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former Soviet Union

 
Author evilweevil
Partaker
#1 | Posted: 12 Sep 2011 09:16 
I played around a bit with adding up all sites in the former USSR, and it comes to a total of 51 complete sites (as well as parts of 4 others - Bialowieza, Carpathian Beech Forests, Struve Arc, Uvs Nuur). If it were one country today, it would have the most WHS in the world (Italy has 44 complete and 3 shared sites). Maybe add a "Located in the former USSR" connection?

- Armenia: 3
- Azerbaijan: 2
- Belarus: 2
- Estonia: 1
- Georgia: 3
- Kazakhstan: 3
- Kyrgyzstan: 1
- Latvia: 1
- Lithuania: 2.5
- Russia: 21.5
- Tajikistan: 1
- Turkmenistan: 3
- Ukraine: 3
- Uzbekistan: 4

Author Solivagant
Partaker
#2 | Posted: 12 Sep 2011 16:44 | Edited by: Solivagant 
It could be interesting to ruminate on how many (and which!) of these might have gained inscription if the USSR had continued. It didn't ratify the convention until 12 Oct 1988. Note that the Ukrainian and Belarussian SSRs ALSO ratified the convention then, reflecting the fact that they were both regarded by UN as full "States Parties" SEPARATE from USSR this "fiction" being a sop to Stalin to get him to accept the creation of the UN! Although none of them was at the Dec 1988 WHC, the 13th WHC in Dec 1989 had "observers " from USSR, Ukraine and Belarus SSRs present.

The first relevant nominations are dated (all 1989)
Kiev 30 May. So, first off the mark was the "Ukrainian SSR"!!
Leningrad 17 Oct
Kizhi 17 Oct
Itchan Kala 17 Oct
Kremlin/Red Sq 24 Oct. The AB eval notes that no nominations were possible before a States Party ratifies the convention and commented that "The proposal to include the Kremlin and Red Square, submitted on 24 October 1989 by the Soviet ambassador to UNESCO, allows us to fill in one of the most notable gaps.".

All were inscribed in Dec 1990 4 for USSR and 1 for Ukrainian SSR!

At the 1991 WHC in Carthage 9/13 Dec, there was no-one present from the "SSRs". They obviously had other matters on their mind!! Estonia/Lithuania and Latvia had "escaped" in Sept 1991 and the USSR was dissolved on Dec 25 after a secret agreement 3 days earlier by ..... the Presidents of the Russian, Ukrainian and Belarussian SSRs. However there were 2 nominations before the WHC for Novgorod and Bukhara!! The minutes merely state that the nominations were not considered because "the Bureau had decided to defer their examination"! In fact the Bureau meeting in Paris 17-22 June notes the nomination by USSR of Samarkand and Riga as well as Bukhara and Novgorod. It isn't clear how these other 2 "disappeared" from the agenda between the June Bureau and the Dec WHC but, looking at the history of all 4 :-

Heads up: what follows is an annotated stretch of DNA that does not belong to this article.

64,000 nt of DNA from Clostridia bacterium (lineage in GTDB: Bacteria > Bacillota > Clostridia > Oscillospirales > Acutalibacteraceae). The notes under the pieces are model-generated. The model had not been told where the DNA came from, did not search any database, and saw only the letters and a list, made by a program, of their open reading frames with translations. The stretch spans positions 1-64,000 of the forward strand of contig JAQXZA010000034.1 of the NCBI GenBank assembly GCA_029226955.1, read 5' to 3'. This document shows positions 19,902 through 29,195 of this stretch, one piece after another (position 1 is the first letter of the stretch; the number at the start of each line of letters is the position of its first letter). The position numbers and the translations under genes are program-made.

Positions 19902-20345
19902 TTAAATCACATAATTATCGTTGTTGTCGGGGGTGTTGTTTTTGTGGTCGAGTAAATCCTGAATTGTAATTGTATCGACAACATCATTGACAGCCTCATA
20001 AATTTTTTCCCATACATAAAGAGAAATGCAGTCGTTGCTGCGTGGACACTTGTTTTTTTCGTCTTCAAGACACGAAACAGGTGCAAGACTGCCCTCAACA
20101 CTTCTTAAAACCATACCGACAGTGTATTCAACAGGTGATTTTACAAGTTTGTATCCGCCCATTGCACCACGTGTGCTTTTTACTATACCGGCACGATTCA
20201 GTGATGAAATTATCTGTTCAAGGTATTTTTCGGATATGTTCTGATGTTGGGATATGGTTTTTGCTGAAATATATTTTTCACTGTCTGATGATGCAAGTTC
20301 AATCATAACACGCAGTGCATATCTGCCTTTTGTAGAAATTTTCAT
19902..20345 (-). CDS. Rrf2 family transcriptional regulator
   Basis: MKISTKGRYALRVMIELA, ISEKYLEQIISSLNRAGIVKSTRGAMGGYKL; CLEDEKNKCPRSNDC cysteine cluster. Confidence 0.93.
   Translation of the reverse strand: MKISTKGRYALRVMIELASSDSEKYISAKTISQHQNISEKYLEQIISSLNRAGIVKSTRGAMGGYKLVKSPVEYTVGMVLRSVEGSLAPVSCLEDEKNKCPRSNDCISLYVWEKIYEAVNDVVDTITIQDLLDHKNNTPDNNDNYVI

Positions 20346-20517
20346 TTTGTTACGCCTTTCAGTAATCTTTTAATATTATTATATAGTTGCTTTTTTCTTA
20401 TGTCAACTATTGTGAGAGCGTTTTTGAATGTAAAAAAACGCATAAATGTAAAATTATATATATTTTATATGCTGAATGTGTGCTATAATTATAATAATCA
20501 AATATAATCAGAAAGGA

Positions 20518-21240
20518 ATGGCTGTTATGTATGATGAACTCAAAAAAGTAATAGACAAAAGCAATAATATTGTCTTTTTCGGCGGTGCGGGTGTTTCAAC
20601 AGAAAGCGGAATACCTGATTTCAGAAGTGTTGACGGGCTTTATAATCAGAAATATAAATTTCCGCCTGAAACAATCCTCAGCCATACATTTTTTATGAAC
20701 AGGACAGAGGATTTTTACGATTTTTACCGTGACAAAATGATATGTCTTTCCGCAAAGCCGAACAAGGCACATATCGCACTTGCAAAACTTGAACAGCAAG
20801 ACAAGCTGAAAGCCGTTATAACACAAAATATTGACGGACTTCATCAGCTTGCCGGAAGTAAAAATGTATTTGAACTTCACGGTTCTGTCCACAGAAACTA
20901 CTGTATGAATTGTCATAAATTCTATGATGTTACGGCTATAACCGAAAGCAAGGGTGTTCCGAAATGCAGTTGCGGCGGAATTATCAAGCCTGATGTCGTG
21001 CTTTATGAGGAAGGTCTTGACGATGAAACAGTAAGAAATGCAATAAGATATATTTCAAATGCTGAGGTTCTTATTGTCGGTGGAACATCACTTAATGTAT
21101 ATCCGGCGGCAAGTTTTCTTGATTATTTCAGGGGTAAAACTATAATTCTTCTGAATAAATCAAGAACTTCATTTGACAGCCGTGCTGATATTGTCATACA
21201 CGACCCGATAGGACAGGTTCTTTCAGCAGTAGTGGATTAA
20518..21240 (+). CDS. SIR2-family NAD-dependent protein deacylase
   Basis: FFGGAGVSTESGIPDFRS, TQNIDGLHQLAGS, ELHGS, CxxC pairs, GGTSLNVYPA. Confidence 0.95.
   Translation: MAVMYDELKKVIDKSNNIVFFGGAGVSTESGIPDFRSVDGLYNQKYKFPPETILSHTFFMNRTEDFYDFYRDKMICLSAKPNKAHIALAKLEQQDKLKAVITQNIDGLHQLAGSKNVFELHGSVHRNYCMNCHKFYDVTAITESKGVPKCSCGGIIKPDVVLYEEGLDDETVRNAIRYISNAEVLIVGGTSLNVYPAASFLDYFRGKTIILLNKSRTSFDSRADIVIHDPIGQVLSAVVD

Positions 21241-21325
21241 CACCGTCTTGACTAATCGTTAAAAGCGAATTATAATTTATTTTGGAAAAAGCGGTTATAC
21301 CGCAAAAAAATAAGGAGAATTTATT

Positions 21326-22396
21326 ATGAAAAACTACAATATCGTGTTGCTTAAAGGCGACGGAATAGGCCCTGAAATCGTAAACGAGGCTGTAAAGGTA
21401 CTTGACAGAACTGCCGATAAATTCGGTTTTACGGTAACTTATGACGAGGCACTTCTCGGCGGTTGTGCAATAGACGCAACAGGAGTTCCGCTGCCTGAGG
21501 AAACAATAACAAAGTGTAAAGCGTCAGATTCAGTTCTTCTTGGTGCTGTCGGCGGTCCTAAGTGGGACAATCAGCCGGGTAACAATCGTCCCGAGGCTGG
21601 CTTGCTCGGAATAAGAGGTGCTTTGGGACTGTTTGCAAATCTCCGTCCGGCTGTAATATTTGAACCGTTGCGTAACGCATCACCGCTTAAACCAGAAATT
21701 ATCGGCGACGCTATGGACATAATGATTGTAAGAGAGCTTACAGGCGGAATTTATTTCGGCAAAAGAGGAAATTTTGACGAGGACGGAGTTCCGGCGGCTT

Novgorod
The AB evaluation for its re-nomination in 1992 is a revamp of that deferred in 1991 and states "In 1991 the ... Bureau followed ICOMOS in recommending inscription of this property, but requested a reformulation of the title of the nomination. It was felt that "Historic Monuments of Novgorod" would be preferable to "Historic Centre of Novgorod". A topographical plan ..... was also requested." These were both provided on Oct 11 but this still didn't prevent the deferral. The Bureau meeting papers a year later in July 1992 also indicate a further "deferral" but that issue seems to have been resolved by the time of the 1992 WHC
Bukhara
The AB evaluation of this site for its successful nomination by independent Uzbekistan in Dec 1993 recommending inscription is dated "Oct 1993" by ICOMOS but commences with a date of 4 Oct 1990 and includes a conclusion dated 1991, left over from that earlier nomination by USSR "Even if the monuments of Bukhara are not among the most famous of this geo-cultural area, the old town bears strong witness to the urbanism and architecture of the Cheibanide period, despite some recent deterioration in the integrity of its historic fabric due to overly rapid modernization". This, by a John Warren , "ICOMOS professional and lifelong conservation consultant in the lslamic world, (who) undertook this mission in the period between November 20-28, 1991." It certainly looks therefore as if ICOMOS were ready to recommend inscription for 1991
Samarkand
The AB evaluation for its later re-nomination by Uzbekistan in 2001 states "The site of Uzbekistan was first proposed for nomination in 1990, but it was deferred because some major monuments had not been included in the proposal. The site was again proposed in 1991, and the Bureau again deferred consideration, proposing that only Muslim monuments be included in the proposal." It would very be interesting to know which "non Muslim" monuments were present in that earlier nomination!! Perhaps the Soviet opera house or statues of Lenin?
Riga
The AB evaluation for its successful nomination by Latvia in 1997 makes absolutely no mention of its earlier nomination by USSR in 1990.

At the 1992 WHC in Santa Fe between 7th and 14th Dec, Russia alone was present but the following nominations were inscribed for
Russia)
Novgorod
Solovetsky Islands
Vladimir and Suzdal
(Belarus)
Belovezhskaya Pushcha State National Park - inscribed as an extension to the Polish section originally inscribed in 1979
Berezinsky Biosphere Reserve - rejected
Mir Castle - deferred.

A look at the 6-9 July 1992 Bureau papers however identifies that nominations were also made for
The Historic Monuments of Suzdal and Kideksha
The Architectural, Archaeological and Natural Complex of Kolomenskoye